Twenty-two-year-old Dame Angela Lansbury wanted the sympathetic part of the waif-like village girl Effie, but was forced to play Mabel, the thirty-five-year-old, shrewish wife of fifty-year-old Walter Pidgeon. This brought home to Lansbury that she would never be a star player at MGM. The role of Effie went to Janet Leigh, Lansbury's future The Manchurian Candidate (1962) co-star. In that movie, Lansbury again played an unsympathetic older woman, but would cite the part of Mrs. Iselin as her favorite movie role.
David O. Selznick bought the rights of the book in 1939. He intended on casting either Joan Fontaine or Vivien Leigh in the female leads and Leslie Howard or Sir Laurence Olivier in the male leads.
At one point, Robert Donat and Greer Garson were set to star, under direction of Alexander Korda.
This movie did poorly at the box-office for MGM, resulting in a loss of four hundred sixty-five thousand dollars (five million three hundred thousand dollars in 2017), according to studio records.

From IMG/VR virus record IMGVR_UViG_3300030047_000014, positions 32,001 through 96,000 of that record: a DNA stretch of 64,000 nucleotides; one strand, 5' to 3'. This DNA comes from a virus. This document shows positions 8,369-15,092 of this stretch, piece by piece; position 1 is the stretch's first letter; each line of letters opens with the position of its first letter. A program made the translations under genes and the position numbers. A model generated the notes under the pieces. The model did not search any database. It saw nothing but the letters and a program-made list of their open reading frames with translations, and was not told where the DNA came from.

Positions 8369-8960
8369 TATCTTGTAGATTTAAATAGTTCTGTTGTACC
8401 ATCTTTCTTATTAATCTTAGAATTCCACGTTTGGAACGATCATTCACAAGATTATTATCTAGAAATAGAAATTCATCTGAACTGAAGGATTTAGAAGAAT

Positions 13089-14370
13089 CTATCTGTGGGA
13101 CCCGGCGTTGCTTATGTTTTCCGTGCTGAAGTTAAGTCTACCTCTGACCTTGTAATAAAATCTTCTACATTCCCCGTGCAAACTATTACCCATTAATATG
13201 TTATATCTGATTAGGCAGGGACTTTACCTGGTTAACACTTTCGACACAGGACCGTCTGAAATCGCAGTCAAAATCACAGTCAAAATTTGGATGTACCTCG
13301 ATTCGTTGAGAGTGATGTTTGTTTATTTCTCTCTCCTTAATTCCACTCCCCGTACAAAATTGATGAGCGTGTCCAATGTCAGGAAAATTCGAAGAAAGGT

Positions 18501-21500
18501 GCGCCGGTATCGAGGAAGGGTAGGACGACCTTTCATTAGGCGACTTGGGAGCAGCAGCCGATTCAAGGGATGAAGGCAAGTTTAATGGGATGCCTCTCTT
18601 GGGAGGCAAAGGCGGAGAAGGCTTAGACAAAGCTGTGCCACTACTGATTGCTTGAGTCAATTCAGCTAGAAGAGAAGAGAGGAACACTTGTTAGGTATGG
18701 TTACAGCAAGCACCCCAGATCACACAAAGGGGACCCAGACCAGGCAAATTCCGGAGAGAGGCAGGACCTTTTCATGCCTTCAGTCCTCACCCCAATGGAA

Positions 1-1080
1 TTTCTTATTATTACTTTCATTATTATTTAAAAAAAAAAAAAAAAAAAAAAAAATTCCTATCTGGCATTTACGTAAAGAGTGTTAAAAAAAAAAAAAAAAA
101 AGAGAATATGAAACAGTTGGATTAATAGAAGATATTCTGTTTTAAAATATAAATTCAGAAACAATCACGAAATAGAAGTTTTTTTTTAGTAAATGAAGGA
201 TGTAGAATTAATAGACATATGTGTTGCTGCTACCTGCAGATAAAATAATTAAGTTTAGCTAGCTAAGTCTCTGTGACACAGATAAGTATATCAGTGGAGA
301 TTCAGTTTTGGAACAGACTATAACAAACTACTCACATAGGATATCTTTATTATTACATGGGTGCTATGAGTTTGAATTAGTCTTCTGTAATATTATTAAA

A contemporary news article reported that this was the first movie to be shot on the new, non-flammable Eastman safety film. Previously, film had been nitrate-based - stock that would degrade over time and was highly flammable.
This movie received its television premiere in Philadelphia, Pennsylvania on Sunday, December 2, 1956 on WFIL (Channel 2), followed by Seattle, Washington on Sunday, December 9, 1956 on KING (Channel 5), and by Chicago, Illinois on Monday, January 7, 1957 on WBBM (Channel 2). It first aired in Portland, Oregon on February 6, 1957 on KGW (Channel 8), in Phoenix, Arizona on February 11, 1957 on KPHO (Channel 5), in Hartford, Connecticut on February 14, 1957 on WHCT (Channel 18), and in Los Angeles, California on Friday, March 8, 1957 on KTTV (Channel 11). It was first shown in San Francisco, California on January 5, 1958 on KGO (Channel 7), but there is no record of it having been telecast in New York City, New York until June 28, 1958 on WCBS (Channel 2), nor in Minneapolis, Minnesota until May 31, 1959 on WTCN (Channel 11).